Earlier this year, we talked about some of the controversies surrounding digital billboards. Proponents insist that they're cleaner than their analog variants, simpler to use, look better, and make outdoor advertising affordable to more companies, small and large. Haters say that they're unattractive energy hogs that distract drivers and cause accidents. Now, a new study shows that at least one of the opponents' complaints is baseless -- but it comes with a catch.
The study in question comes from Tantala Associates, "a multi-disciplined, professional, consulting-engineering firm...established in 1966". Tantala dug through eight years of traffic data from Reading, Pennsylvania; the data included some 35,000 accidents, stretching across an area that's home to 26 digital billboards. Tantala's conclusion? "[D]igital billboards in the greater Reading area have no statistically significant relationship with the occurrence of accidents". That finding matches those generated by similar studies in Ohio, Minnesota, and New Mexico.
There is, however, a small catch. The study was commissioned by the Foundation for Outdoor Advertising Research and Education, a nonprofit closely affiliated with the Outdoor Advertising Association of America. And the OAAA, of course, is a professional association that, among other things, helps promote the deployment of digital billboards and helps fight against anti-digital billboard laws in cities like Denver and Los Angeles.
Of course, we'd never want to impugn the reputations of the good people at Tantala Associates and we have faith that they carried out their studies with every degree of professionalism. We're also sure that FOARE took a totally hands-off approach to the study. And yet...
If FOAA and the OAAA really want to make their most persuasive case, they should partner with organizations that oppose digital billboards to co-underwrite a study. Until then, even the appearance of impropriety will undermine their arguments.
A federal study is underway at the moment -- we'll see what they turn up. In the meantime, here's the FOARE press release.
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For Immediate Release – August 17, 2010
Engineer: Digital Billboards Not Linked to Accidents
(Philadelphia, PA) – Eight years of data covering 35,000 traffic accidents in Reading, PA, indicate digital billboards are not related to traffic accidents, according to a new traffic safety analysis released today. The study, conducted by Philadelphia’s Tantala Associates, LLC, is the latest in a growing body of evidence showing digital billboards do not pose a problem for drivers.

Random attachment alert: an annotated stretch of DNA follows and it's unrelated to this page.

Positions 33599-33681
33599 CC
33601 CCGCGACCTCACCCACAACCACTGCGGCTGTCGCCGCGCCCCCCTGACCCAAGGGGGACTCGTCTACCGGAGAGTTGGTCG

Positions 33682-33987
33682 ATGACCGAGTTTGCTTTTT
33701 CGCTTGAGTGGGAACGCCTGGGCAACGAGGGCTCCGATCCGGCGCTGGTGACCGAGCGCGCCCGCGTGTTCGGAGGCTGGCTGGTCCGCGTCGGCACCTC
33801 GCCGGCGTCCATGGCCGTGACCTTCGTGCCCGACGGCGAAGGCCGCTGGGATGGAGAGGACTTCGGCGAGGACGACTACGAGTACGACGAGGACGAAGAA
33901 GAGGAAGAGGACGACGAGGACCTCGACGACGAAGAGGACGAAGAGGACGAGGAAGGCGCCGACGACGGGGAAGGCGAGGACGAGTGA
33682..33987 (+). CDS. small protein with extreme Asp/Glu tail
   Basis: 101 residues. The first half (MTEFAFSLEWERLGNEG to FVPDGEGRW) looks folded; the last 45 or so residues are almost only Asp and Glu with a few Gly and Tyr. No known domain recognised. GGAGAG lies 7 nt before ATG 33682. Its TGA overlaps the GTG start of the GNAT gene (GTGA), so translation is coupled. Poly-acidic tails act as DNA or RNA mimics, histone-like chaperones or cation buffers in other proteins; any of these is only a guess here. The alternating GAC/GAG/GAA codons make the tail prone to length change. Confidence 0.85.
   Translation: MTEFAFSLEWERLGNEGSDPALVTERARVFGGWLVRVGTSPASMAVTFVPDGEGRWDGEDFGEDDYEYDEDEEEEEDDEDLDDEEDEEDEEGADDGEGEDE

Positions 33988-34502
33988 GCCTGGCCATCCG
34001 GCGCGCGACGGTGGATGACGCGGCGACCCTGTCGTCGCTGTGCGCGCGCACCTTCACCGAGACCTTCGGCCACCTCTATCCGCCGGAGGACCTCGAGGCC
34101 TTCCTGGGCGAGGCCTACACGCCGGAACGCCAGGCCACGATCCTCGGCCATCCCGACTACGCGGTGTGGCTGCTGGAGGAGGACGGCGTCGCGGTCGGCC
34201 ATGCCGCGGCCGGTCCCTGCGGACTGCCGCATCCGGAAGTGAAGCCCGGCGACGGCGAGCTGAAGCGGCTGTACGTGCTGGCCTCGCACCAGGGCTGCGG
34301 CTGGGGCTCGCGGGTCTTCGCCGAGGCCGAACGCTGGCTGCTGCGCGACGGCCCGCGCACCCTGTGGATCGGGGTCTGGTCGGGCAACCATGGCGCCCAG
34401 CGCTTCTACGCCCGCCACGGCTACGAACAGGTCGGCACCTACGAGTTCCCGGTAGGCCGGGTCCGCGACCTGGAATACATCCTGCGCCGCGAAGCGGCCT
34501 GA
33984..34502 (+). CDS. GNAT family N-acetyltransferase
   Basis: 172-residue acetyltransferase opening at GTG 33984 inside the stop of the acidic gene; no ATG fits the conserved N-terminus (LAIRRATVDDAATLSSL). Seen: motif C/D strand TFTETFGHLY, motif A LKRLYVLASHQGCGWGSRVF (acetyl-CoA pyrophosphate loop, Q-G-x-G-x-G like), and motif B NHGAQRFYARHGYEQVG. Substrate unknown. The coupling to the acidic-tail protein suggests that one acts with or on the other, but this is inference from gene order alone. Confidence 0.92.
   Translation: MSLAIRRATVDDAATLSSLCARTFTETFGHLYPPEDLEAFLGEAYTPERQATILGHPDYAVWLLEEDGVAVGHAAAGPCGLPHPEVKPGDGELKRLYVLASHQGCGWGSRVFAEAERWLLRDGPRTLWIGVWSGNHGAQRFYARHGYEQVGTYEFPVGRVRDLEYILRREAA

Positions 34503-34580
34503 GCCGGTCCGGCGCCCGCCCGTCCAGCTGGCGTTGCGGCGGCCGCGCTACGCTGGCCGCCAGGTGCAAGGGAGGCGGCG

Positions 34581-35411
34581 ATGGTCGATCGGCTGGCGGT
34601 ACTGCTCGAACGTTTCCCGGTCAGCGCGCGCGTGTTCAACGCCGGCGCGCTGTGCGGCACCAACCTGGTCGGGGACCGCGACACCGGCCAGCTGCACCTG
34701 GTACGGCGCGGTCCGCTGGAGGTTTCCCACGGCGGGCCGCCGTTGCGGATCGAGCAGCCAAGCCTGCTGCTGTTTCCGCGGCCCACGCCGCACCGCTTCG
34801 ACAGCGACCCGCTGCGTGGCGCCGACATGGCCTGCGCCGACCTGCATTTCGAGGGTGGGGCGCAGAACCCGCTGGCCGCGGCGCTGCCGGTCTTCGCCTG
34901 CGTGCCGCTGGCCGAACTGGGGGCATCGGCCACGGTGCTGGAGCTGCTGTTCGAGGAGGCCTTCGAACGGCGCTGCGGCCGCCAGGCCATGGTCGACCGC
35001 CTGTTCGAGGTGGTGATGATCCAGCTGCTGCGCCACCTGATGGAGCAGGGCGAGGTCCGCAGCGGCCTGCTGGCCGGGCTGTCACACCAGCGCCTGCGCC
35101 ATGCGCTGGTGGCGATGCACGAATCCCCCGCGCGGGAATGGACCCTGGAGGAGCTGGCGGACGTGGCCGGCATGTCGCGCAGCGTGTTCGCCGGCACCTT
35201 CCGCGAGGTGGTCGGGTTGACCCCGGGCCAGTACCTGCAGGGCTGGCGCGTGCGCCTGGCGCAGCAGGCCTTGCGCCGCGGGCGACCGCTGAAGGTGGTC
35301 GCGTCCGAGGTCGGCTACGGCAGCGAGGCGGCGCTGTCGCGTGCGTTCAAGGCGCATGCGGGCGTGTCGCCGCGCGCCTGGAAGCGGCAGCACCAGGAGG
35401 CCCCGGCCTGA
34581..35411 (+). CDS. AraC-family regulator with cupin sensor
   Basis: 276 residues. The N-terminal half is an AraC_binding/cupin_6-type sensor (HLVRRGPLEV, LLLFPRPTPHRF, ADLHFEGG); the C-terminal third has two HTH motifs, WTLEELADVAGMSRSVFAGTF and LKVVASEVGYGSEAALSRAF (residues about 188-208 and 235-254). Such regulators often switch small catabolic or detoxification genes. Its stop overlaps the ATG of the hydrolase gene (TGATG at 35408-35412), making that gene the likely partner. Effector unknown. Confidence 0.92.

“The overall conclusion of the study is that digital billboards in the greater Reading area have no statistically significant relationship with the occurrence of accidents,” the report says.
The Reading study reviewed accident records in proximity to 26 digital billboard faces on state and local roads. More than 233 million cars pass by these billboards every year.
The data came from local police and the Pennsylvania Department of Transportation accident records. In addition to the overall lack of a relationship between digital billboards and traffic accidents, the study looked at other factors and measures. Driver age and time of day are neutral factors. And, for the first time, a predictive method called the “Empirical Bayes Method” was used to determine if accidents near digital billboards are inconsistent with what is statistically predicted. The answer was an unequivocal no.
Previous studies in Ohio, Minnesota, and New Mexico found similar results. Combined, five studies in four locations have examined over 100,000 traffic accidents. In all cases, the science indicates there is no correlation between the presence of digital billboards and an increase in accidents.
“At some point, the evidence just starts to become overwhelming,” said Outdoor Advertising Association of America (OAAA) President and CEO Nancy Fletcher. “The Reading data matches data from Cleveland, Rochester, and Albuquerque, and it all says the same thing: digital billboards are safe.”
The report was commissioned by the Foundation for Outdoor Advertising Research and Education (FOARE). Reading was chosen because it is also the site of a federal human factors study on the effect of digital billboards on driver behavior.